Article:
Group’s mission is to help homeless veterans
While Veterans’ Day focused on veterans and the sacrifices they have made to serve the country, Dustin Kinley, administrator for the Pennsylvania Multi-Service Center, shared that since the beginning of October his group has helped 20 veterans who have found themselves in a homeless situation in Lycoming County.
Kinley, whose group was formed in 1980 by a group of Vietnam veterans, said that the group expanded their services to this part of the state because there was a need.
“About five years ago we expanded out to Central Pennsylvania, to assist local veterans in homelessness or about to become homeless, because there was a great need in this area,” Kinley, who was speaking to a group at the United Churches of Lycoming County’s Ecumenical Luncheon held virtually Wednesday, said.
When a homeless veteran is identified, Kinley’s agency can assist them in looking for housing and getting into housing and stopping evictions from happening. He noted that in the past two months seven veterans and their families have been helped from becoming homeless.
Once a veteran meets the criteria in terms of veteran and financial status, the non-profit also provides funds to pay back and future rent and security deposits.
“We get a veteran and a family in a place. If they don’t have a bed, we’ll find beds for each member of the family,” he said.
He added that they also provide the basic necessities for establishing a household, such as linens, cookware, dishes and food items.
“That way they get going, save a little bit of money. Get a nice nest egg going so that they won’t run into the same issues,” he said.
Homeless veterans are also matched with case managers who work with them to help them get the Social Security or veterans’ benefits they need.
“We just added a new program called the homeless veterans reintegration program which helps them get jobs.
“If they need training, we’ll help pay for the training. Get them work clothes, if needed,” Kinley said.
Each year, the group enrolls about 200 clients in their programs, but Kinley noted that they also help veterans who may not qualify, which beings the total to about 350.
“Even if you don’t qualify for our program, we’re still going to help the veteran and their family members,” he stated.
Although his group hasn’t seen a huge increase in homelessness due to the pandemic, Kinley that could be attributed to the moratorium on evictions that was put in place.
“We’ve seen spurts of people needing assistance and we’re expecting a heavy ramp up of clientele once the moratorium ends at the end of next month,” he stated.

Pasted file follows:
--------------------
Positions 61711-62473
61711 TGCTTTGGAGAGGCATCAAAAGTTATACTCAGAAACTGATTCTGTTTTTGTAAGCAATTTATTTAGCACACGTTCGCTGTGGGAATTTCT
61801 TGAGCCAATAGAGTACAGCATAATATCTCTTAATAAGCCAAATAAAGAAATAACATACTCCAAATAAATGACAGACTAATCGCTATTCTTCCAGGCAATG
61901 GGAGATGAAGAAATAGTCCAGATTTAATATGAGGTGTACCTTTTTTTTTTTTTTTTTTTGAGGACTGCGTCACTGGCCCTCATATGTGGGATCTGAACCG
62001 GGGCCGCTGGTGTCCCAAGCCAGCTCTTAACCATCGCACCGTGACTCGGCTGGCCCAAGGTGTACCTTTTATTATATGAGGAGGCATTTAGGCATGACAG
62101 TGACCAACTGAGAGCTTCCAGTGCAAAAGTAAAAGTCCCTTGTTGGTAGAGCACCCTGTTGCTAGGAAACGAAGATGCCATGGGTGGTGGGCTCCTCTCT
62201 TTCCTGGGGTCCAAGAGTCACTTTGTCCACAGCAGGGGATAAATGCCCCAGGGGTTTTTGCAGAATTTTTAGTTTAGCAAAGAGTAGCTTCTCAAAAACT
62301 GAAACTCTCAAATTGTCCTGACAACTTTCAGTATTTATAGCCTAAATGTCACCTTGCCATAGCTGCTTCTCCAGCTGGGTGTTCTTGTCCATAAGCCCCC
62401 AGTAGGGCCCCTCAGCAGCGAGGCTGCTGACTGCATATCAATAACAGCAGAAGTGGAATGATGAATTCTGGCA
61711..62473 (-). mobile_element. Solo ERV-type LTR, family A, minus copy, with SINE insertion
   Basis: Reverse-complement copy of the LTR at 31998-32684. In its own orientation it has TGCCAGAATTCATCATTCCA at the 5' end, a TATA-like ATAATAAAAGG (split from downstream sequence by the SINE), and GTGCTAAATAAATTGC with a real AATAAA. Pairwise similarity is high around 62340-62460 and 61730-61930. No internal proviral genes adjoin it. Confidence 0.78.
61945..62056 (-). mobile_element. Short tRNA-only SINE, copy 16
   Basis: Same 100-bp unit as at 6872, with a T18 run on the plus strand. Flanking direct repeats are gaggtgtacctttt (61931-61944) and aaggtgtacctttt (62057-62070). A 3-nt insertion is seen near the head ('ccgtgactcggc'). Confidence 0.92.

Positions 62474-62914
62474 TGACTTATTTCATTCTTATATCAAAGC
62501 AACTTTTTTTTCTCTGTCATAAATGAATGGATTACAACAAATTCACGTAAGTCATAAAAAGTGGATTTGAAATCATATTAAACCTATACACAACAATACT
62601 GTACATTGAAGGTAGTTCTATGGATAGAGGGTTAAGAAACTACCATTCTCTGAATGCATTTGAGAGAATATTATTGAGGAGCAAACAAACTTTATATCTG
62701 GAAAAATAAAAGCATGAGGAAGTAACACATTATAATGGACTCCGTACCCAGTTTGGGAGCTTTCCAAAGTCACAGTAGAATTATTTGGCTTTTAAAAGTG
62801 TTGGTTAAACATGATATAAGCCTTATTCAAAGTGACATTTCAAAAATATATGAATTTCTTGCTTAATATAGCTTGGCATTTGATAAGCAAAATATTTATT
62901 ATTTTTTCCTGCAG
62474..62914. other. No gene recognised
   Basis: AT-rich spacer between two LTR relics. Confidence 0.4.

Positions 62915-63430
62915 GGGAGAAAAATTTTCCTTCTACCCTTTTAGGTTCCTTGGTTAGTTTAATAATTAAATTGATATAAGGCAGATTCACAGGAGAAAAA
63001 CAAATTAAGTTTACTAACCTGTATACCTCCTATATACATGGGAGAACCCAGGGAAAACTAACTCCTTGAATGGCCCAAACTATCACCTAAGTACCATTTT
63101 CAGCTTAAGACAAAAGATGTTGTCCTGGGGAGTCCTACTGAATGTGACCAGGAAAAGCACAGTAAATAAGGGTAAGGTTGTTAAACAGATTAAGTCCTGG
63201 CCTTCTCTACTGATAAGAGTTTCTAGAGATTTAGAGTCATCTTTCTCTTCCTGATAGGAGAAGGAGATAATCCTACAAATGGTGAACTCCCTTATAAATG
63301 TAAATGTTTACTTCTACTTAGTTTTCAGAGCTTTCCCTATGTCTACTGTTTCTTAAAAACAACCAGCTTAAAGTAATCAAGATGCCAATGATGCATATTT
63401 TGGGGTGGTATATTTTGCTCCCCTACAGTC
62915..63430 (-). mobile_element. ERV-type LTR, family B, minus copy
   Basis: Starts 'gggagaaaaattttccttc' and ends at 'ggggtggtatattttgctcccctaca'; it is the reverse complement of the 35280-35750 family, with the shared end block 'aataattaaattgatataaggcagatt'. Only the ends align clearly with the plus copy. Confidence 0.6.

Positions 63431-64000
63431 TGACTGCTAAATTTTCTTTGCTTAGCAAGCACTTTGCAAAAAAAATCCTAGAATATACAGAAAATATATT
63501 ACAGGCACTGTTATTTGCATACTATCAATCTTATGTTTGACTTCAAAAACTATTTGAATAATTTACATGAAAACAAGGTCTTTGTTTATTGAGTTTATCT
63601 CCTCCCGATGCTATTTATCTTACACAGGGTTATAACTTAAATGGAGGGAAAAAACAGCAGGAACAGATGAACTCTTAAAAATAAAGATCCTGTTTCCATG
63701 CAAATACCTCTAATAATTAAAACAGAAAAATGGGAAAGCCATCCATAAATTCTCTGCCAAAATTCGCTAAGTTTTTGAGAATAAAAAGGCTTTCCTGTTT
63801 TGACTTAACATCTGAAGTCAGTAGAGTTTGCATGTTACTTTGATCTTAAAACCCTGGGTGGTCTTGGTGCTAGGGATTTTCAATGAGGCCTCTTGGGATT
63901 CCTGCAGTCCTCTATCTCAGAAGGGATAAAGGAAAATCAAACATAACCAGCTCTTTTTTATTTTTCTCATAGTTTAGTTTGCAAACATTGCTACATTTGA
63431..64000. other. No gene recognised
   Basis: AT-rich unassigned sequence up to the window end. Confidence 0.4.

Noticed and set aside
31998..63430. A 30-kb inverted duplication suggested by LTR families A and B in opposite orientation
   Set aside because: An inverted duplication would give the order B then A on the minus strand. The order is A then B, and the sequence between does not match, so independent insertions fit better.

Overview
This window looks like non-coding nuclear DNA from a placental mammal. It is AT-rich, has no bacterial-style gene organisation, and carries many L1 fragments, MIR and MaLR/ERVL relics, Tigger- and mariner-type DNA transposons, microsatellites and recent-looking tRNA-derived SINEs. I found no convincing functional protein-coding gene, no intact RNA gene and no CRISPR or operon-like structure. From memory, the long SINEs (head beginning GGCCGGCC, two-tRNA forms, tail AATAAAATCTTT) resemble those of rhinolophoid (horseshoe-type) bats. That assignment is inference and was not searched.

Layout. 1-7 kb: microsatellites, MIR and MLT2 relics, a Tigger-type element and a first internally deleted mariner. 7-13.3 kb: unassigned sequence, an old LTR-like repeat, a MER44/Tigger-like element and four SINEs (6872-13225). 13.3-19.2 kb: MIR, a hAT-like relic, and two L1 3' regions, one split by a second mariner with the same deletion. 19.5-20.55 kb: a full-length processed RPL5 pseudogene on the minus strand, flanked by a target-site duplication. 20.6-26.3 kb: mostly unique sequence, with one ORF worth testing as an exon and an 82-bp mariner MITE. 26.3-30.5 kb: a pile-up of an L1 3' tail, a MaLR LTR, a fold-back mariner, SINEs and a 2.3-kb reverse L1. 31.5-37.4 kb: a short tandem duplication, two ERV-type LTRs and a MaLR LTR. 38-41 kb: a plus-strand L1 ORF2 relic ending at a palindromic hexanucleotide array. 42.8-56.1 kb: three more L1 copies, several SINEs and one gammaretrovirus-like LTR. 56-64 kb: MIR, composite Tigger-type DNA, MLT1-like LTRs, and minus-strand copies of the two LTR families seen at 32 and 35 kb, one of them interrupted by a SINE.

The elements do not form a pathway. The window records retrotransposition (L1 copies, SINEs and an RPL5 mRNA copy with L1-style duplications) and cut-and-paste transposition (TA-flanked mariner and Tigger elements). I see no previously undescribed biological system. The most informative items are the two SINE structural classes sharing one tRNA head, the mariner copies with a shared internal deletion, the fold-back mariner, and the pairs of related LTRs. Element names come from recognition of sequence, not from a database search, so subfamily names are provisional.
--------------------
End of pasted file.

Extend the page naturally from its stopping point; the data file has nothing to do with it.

“We’re already getting calls about clientele not having a job due to the pandemic and back on three to four month’s rent,” he said.
In order to identify veterans who have found themselves in a homeless situation, Kinley said that his group does a lot of street outreach.
“They go out and they talk to community partners. They go to homeless shelters. They go on the streets looking for clientele,” he said.
Just identifying those who need help is often difficult, because they might not fit the stereotype of a homeless person.
“It’s not the billboard people you see on the streets with the cardboard and the backpack,” he said.
“Yes, that’s possible, but a lot of them dress like the rest of us. You don’t notice them. They’re hanging out in the laundromat. They’re hanging out by a convenience store. You can’t tell the homeless,” he added.
Every year, Kinley said his group participates in the nationwide point in time count, seeking to determine the number of homeless in communities.
“We actually go out late at night ourselves to do a heavy count of anybody that’s homeless. Some sleep in their cars, some crash from one friend’s to a family member’s to another friend’s place each night,” he noted.
“Some stay at the Rescue Workers or other shelters. But, some do stay on the streets. We’ve gotten calls about somebody sleeping in the woods behind Walmart or other locations. Down in tent city in Williamsport along the river,” he added.
Another hindrance to homeless veterans seeking the help they need is pride, Kinley said.
“A lot of people have an extreme amount of pride, especially if they are a veteran that’s homeless. That pride goes way up with not wanting to ask for help,” he said.
There are homeless veterans who choose to remain on the streets and Kinley said for them the Center has put together “homeless backpacks” with toiletries, clothing and gift card that have been donated by community partners.
Veterans may have arrived in a homeless situation for a variety of reasons.
“It’s actually a very broad mixture of issues from a factory closing down. Some vets get injured and can’t work, so they lose their job. And there are mental health issues. I’m not going to beat around the bush about that,” he stated.
“But, with all those aspects, we have connected with great resources,” he said.
He added that particularly with homeless veterans dealing with mental health issues, his group has worked with the Vet Center locally and also seeks to connect the clients directly with the VA hospital or other agencies.
Kinley noted that if someone sees a veteran in a homeless situation or who is about to become homeless because of unpaid rent, they can call 211, which will provide a list of resources. His agency which has its main office in Lock Haven, can be reached directly by calling 844-226-0368.